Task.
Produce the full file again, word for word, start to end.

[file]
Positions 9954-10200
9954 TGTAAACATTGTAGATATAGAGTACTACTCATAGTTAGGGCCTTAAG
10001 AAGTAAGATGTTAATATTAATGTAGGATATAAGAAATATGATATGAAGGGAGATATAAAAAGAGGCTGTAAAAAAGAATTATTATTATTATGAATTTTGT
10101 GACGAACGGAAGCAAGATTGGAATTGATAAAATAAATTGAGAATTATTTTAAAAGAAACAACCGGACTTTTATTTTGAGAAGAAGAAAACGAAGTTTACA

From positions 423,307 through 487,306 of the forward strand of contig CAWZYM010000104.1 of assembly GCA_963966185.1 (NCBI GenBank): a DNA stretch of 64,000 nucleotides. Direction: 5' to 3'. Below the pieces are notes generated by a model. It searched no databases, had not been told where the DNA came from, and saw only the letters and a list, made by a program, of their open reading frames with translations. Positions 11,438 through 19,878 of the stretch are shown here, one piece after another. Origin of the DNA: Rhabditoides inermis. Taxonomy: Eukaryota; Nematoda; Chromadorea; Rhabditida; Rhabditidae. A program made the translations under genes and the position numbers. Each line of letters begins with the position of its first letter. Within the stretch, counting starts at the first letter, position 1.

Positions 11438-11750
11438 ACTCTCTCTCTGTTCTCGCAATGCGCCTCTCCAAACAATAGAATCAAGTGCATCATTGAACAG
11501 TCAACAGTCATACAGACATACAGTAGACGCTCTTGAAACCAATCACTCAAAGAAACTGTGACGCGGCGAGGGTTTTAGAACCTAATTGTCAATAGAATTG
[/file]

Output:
Positions 9954-10200
9954 TGTAAACATTGTAGATATAGAGTACTACTCATAGTTAGGGCCTTAAG
10001 AAGTAAGATGTTAATATTAATGTAGGATATAAGAAATATGATATGAAGGGAGATATAAAAAGAGGCTGTAAAAAAGAATTATTATTATTATGAATTTTGT
10101 GACGAACGGAAGCAAGATTGGAATTGATAAAATAAATTGAGAATTATTTTAAAAGAAACAACCGGACTTTTATTTTGAGAAGAAGAAAACGAAGTTTACA

From positions 423,307 through 487,306 of the forward strand of contig CAWZYM010000104.1 of assembly GCA_963966185.1 (NCBI GenBank): a DNA stretch of 64,000 nucleotides. Direction: 5' to 3'. Below the pieces are notes generated by a model. It searched no databases, had not been told where the DNA came from, and saw only the letters and a list, made by a program, of their open reading frames with translations. Positions 11,438 through 19,878 of the stretch are shown here, one piece after another. Origin of the DNA: Rhabditoides inermis. Taxonomy: Eukaryota; Nematoda; Chromadorea; Rhabditida; Rhabditidae. A program made the translations under genes and the position numbers. Each line of letters begins with the position of its first letter. Within the stretch, counting starts at the first letter, position 1.

Positions 11438-11750
11438 ACTCTCTCTCTGTTCTCGCAATGCGCCTCTCCAAACAATAGAATCAAGTGCATCATTGAACAG
11501 TCAACAGTCATACAGACATACAGTAGACGCTCTTGAAACCAATCACTCAAAGAAACTGTGACGCGGCGAGGGTTTTAGAACCTAATTGTCAATAGAATTG